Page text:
Rain began falling as the Federals stepped from the woods. The blue-clad line immediately became jumbled. "It was just a wild tumultuous rush where the most reckless were far to the front and the cautious ones scattered along back, but still coming," a participant related. Mahone's soldiers marveled at their good fortune. Waiting until Ledlie's Federals came within range, they raked them with musketry and canister. Ledlie's foremost elements sought cover in a ditch and lay pinned under sheets of lead flying overhead. Then a violent thunderstorm lashed the combatants. Colonel Stephen M. Weld of the 56th Massachusetts and Lieutenant Colonel Charles L. Chandler of the 57th Massachusetts managed to rally their troops, but Mississippians sortied from the works and shot them down. Weld was slightly wounded and Chandler mortally so. Facing extermination, Ledlie's survivors broke and scrambled back to Quarles' Mill. "General Ledlie made a botch of it," Colonel Weld wrote in his diary. "Had too much [alcohol] on board, I think." Ledlie was to bedevil his men until the end of July, when he was cashiered for drunkenness during the Battle of the Crater.

At the same time that Ledlie crossed at Quarles' Mill, Hancock pushed south from Chesterfield Bridge. Meeting escalating resistance from rebel skirmishers, Hancock directed Gibbon to advance along the Richmond, Fredericksburg, and Potomac Railroad. A short march brought Gibbon's lead brigade—that of Colonel Thomas A. Smyth—into a nest of skirmishers from Brigadier General E. McIvor Law's veteran Alabama brigade. Clawing forward, Smyth slammed into entrenchments held by Law's men and North Carolinians under Colonel William R. Cox. Smyth attacked, the Confederates counterattacked, and soon Gibbon had fed most of his division into the fray. Battle lines seesawed along the rail line and around the nearby Doswell house in combat that raged fiercely but inconclusively. The combatants paused to protect their powder when the thunderstorm struck, then resumed firing when the rain let up. Some of Birney's men pitched in as well but could not pierce the Confederate line.


(click on image for a PDF version)
THE INVERTED V: MAY 24, 6-7 P.M.
Having thrown both his flanks back from the river, Lee sets a trap that forces Grant to split his army and position himself with his back to the North Anna. In the late afternoon, Crittenden's division of Burnside's Ninth Corps crosses at Quarles' Mill and a drunken General Ledlie makes an ill-fated and costly attack on Mahone's trenches. At the same time, Hancock crosses the river and probes Lee's right flank. Incapacitated by poor health, Lee fails to spring the trap, and while Grant fortifies his position on the south bank, the Confederate opportunity passes.

The futile assaults at Ox Ford and the Doswell house did nothing to improve tempers at Mt. Carmel Church, where Grant and Meade had their headquarters. Meade lost his composure over a dispatch from Major General William T. Sherman, commanding the Union armies in the West, which assured Grant that he would win the war if he could only get the Army of the Potomac to fight. "Sir!" Meade barked at Assistant Secretary of War Charles A. Dana, who read the communication to him. "I consider that dispatch an insult to the army I command, and to me personally. The Army of the Potomac does not require General Grant's inspiration or anybody else's inspiration to make it fight!" Meade fumed all day and mumbled at dinner about the "armed rabble" in the West. Grant took an important step that must have partially mollified his distraught subordinate. Henceforth, he directed, Burnside was to report directly to Meade, and the Ninth Corps was to be incorporated into the Army of the Potomac.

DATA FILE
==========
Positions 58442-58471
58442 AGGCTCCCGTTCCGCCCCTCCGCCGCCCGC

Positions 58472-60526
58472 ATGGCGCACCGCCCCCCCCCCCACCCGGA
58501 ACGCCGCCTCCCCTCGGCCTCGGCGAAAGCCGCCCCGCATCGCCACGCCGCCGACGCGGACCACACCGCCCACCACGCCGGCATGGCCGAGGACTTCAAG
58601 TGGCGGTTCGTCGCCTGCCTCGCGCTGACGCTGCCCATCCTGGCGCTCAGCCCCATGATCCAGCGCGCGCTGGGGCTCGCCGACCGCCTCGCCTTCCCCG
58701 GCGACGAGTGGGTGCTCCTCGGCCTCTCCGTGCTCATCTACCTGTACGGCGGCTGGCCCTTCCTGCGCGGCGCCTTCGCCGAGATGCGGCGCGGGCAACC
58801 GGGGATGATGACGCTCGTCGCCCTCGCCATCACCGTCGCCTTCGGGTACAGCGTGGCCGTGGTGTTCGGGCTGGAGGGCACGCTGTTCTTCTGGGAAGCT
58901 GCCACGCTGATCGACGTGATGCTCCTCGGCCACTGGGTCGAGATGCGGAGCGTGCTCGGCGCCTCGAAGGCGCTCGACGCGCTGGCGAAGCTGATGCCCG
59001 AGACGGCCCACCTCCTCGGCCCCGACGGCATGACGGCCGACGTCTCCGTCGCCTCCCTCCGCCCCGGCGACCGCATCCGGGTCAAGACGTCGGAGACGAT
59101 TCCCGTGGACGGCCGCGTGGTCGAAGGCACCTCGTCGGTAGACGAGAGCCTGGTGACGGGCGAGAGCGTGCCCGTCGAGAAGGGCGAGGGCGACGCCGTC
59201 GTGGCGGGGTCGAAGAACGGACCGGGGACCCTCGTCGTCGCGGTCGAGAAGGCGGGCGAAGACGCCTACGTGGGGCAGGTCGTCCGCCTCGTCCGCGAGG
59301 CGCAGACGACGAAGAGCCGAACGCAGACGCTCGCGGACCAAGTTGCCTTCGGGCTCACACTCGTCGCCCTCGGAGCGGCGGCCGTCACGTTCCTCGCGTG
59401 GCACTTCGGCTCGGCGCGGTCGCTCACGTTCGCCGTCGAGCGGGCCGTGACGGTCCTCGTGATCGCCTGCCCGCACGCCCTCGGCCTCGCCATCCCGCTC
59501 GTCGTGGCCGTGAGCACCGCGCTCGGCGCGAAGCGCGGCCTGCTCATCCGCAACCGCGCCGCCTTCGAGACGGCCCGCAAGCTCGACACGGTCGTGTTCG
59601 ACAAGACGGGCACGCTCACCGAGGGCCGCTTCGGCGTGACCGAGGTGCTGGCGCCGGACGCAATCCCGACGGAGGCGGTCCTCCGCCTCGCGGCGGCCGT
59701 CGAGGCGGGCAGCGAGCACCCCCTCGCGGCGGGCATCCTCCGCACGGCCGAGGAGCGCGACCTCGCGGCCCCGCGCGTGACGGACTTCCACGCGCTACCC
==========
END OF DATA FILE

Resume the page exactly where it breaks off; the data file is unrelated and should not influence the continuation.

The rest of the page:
FIRING FROM THE NORTH SIDE OF THE RIVER, UNION ARTILLERY ATTEMPTED TO LEND ASSISTANCE TO LEDLIE'S ATTACK, BUT LITTLE COULD BE DONE TO WEAKEN LEE'S STRONGLY FORTIFIED POSITIONS. (NPS)

Lee's trap had worked precisely as the rebel commander had hoped. Fate, however, snatched his prize from him. Succumbing to the strain of campaigning, Lee contracted a debilitating intestinal ailment. As the Confederacy's best opportunity of the campaign passed, Lee lay confined to his cot, helpless to direct the offensive and lacking a suitable subordinate to take his place. Hill had failed at Jericho Mills, Ewell was sick, and Anderson was inexperienced. "We must strike them a blow—we must never let them pass again—we must strike them a blow" Lee repeated as he lay in his tent. But he lacked the means for executing his design.

By late afternoon, the Union commanders began grasping the nature of their predicament. At 6:30 P.M., Hancock warned Meade that "the enemy had a similar line to that [at Spotsylvania Court House], with the salient resting opposite to Burnside, and their right, so far as we are concerned, thrown back toward Hanover Junction." Grant at last recognized that Lee had assumed a formation that divided the Union army. He immediately ordered his generals to stop advancing and start entrenching, and his engineers began erecting pontoon bridges to facilitate communication between the army's widely separated wings.